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Finding defects in safety-critical code

Posted: 31 Mar 2009 ?? ?Print Version ?Bookmark and Share

Keywords:code safety critical? static analysis? testing rigorous?

Benefits of advanced static analysis
Testing has traditionally been the most effective way to find defects in code. The best test cases feed in as many combinations of inputs and conditions as possible such that all parts of the code are exercised thoroughly. Statement coverage tools can help you develop a test suite that makes sure that every line of code is executed at least once.

But as all programmers know, just because a statement executes correctly once does not mean it will always do soit may trigger an error only under a very unusual set of circumstances. There are tools that will measure condition coverage and even path coverage, and these are all helpful for exercising these corner cases, but achieving full coverage for non-trivial programs is extraordinarily time-consuming and expensive.

This is where advanced static analysis shines. The tools examine paths and consider conditions and program states in the abstract. By doing so, they can achieve much higher coverage of your code than is usually feasible with testing. Best of all, they do all this without requiring you to write any test cases.

This is the most significant way in which static analysis reduces the cost of testing. The cheapest bug is the one you find earliest. Because static analysis is a compile-time process, it can find bugs before you even finish writing the program. This is usually less expensive than if you have to find them by writing a test case or debugging a crash. This article also describes how these tools work, and then shows how they can also reduce the cost of creating test cases.

How advanced static analysis works
All static analysis tools operate in roughly the same way. First, they create a model of the subject program by parsing its source code. The model includes a set of intermediate representations (IRs) of the program, some of which are very similar to what a compiler might create. Once the IR is ready, an analysis phase is started. A diagram showing the architecture is in Figure 1.

Figure 1: Shown is the architecture of a static analysis tool. (Click to view full image)

The intermediate representations include the program's symbol tables, its abstract syntax tree, its control-flow graph and its call graph.

The analysis phase is of course the most interesting, as that is where defects are detected. Different kinds of defects can be detected by looking at different aspects of the IR. For example, a rule that prohibits calls to the famously insecure gets() function can be checked by inspecting the symbol table. A rule that disallows the use of goto statements is easily checked by searching the abstract syntax tree.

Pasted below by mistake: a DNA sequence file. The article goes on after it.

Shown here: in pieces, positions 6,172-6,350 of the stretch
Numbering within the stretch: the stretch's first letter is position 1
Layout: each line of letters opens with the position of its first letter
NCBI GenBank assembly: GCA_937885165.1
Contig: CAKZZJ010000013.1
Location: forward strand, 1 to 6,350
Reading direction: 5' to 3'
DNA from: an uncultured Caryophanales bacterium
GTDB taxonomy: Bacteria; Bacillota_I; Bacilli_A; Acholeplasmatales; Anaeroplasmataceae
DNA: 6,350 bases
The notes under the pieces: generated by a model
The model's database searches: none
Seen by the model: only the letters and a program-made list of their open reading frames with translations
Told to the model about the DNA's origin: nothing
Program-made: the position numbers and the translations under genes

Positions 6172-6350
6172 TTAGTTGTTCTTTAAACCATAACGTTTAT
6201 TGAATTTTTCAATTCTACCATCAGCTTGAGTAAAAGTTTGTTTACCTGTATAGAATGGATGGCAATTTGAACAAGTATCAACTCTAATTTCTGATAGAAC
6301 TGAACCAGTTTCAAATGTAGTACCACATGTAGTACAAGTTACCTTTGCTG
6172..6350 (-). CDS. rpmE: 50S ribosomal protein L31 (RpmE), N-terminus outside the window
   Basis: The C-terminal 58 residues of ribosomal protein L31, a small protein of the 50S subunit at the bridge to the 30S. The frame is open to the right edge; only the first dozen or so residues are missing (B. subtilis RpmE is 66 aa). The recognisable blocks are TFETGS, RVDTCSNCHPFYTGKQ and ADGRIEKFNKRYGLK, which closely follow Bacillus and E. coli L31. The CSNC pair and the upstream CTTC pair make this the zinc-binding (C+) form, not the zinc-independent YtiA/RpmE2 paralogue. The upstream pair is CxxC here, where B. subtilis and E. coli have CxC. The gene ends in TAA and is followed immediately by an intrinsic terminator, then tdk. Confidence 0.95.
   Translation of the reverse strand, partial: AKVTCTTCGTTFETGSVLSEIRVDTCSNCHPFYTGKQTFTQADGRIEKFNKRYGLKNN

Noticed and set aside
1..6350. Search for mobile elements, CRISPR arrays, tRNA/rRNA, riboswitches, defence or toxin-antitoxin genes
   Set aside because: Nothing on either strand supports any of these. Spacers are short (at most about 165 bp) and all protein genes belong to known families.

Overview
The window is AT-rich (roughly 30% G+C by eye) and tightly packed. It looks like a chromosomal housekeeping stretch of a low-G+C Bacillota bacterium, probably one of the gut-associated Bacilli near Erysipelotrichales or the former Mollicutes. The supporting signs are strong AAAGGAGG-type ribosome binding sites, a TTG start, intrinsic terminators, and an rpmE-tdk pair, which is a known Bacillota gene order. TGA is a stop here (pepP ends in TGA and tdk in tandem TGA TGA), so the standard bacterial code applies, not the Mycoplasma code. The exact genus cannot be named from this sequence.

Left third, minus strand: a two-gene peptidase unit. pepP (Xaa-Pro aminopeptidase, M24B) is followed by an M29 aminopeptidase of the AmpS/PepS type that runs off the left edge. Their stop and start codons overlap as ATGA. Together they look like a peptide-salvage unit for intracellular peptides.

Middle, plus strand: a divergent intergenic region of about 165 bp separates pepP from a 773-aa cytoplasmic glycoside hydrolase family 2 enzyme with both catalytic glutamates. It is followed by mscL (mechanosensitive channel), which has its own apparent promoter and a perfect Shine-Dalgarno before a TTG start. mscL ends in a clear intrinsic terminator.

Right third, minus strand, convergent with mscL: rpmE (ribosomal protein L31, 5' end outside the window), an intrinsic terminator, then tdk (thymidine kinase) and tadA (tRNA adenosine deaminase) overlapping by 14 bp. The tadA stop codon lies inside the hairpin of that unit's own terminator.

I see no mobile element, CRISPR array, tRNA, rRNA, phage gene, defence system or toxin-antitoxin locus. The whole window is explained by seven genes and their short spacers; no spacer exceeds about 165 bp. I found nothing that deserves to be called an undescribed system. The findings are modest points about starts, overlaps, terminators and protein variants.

The more sophisticated tools operate by performing an abstract execution of the program. As this execution progresses, the tools track variable values and how they relate to each other. If anomalies are detected, warnings are issued. This can be thought of as a "pretend" or abstract execution of your program. Instead of variables containing actual concrete values, they contain abstract symbols. Input values are given symbolic names, too. The analysis then pretends to execute the program using these symbols by following paths through the code and using these symbols instead of concrete values. As this execution proceeds, the analysis may learn facts about the variables and how they relate to each other. For example, because of the conditions on the path leading to a statement, the analysis may determine that if variable x is greater than ten, pointer p may be NULL. As this execution continues, the analysis looks for anomalies. For example, if p is dereferenced at that statement, the analysis will report that a null pointer dereference may occur. A good tool will explain the reasoning it used to arrive at that conclusion, which is useful for helping you determine whether the report is a true or false positive.

This is the essential difference between testing and static analysis: testing uses real inputs and concrete values, whereas static analysis uses symbolic inputs and abstract values. The appeal of the latter is that, because each abstract value represents a wide range of possible concrete values, static analysis can take into account many possible program states simultaneously and so achieve much greater coverage than testing.

Static analysis identifies places where violations of the fundamental rules of the language or libraries might lead to an error. The following illustrate some of the most important classes. The first class is the most serious: bugs that either cause the program to terminate abnormally or result in highly unpredictable behavior. These include buffer overrun and underrun, null pointer dereference, division by zero and use of uninitialized variables. Memory allocation errors result from the misuse of allocators such as malloc() or new. These can be very tricky to debug because the consequent symptom may only show up long after the event that caused the error. Example errors include double free, use after free and memory leak. Concurrency bugs may be caused by misuse of the threads library. Double locks or unlocks, race conditions and futile attempts to lock are among the kinds of concurrency checks that are available.


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